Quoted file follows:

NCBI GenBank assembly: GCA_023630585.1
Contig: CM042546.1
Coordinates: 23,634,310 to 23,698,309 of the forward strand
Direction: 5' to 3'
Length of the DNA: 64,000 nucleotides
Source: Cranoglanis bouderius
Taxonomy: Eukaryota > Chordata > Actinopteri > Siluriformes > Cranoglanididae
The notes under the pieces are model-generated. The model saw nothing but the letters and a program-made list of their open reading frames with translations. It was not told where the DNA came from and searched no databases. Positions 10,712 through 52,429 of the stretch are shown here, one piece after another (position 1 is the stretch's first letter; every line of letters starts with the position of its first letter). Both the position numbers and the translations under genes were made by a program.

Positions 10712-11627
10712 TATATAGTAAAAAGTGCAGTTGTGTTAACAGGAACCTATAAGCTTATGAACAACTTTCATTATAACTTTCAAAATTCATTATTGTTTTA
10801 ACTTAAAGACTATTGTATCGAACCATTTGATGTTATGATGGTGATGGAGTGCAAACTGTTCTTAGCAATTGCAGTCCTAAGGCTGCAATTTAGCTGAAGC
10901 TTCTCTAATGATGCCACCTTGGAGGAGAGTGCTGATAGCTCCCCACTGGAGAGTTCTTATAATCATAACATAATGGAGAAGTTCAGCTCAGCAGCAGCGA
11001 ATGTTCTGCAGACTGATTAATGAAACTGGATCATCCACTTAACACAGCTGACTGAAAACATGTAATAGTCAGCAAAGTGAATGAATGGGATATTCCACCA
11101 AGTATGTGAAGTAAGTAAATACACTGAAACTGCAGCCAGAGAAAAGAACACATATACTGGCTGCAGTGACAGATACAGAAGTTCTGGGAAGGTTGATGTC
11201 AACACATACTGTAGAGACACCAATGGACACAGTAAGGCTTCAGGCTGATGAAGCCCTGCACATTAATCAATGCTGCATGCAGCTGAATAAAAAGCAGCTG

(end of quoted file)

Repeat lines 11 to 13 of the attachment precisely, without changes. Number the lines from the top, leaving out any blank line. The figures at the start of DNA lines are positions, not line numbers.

10801 ACTTAAAGACTATTGTATCGAACCATTTGATGTTATGATGGTGATGGAGTGCAAACTGTTCTTAGCAATTGCAGTCCTAAGGCTGCAATTTAGCTGAAGC
10901 TTCTCTAATGATGCCACCTTGGAGGAGAGTGCTGATAGCTCCCCACTGGAGAGTTCTTATAATCATAACATAATGGAGAAGTTCAGCTCAGCAGCAGCGA
11001 ATGTTCTGCAGACTGATTAATGAAACTGGATCATCCACTTAACACAGCTGACTGAAAACATGTAATAGTCAGCAAAGTGAATGAATGGGATATTCCACCA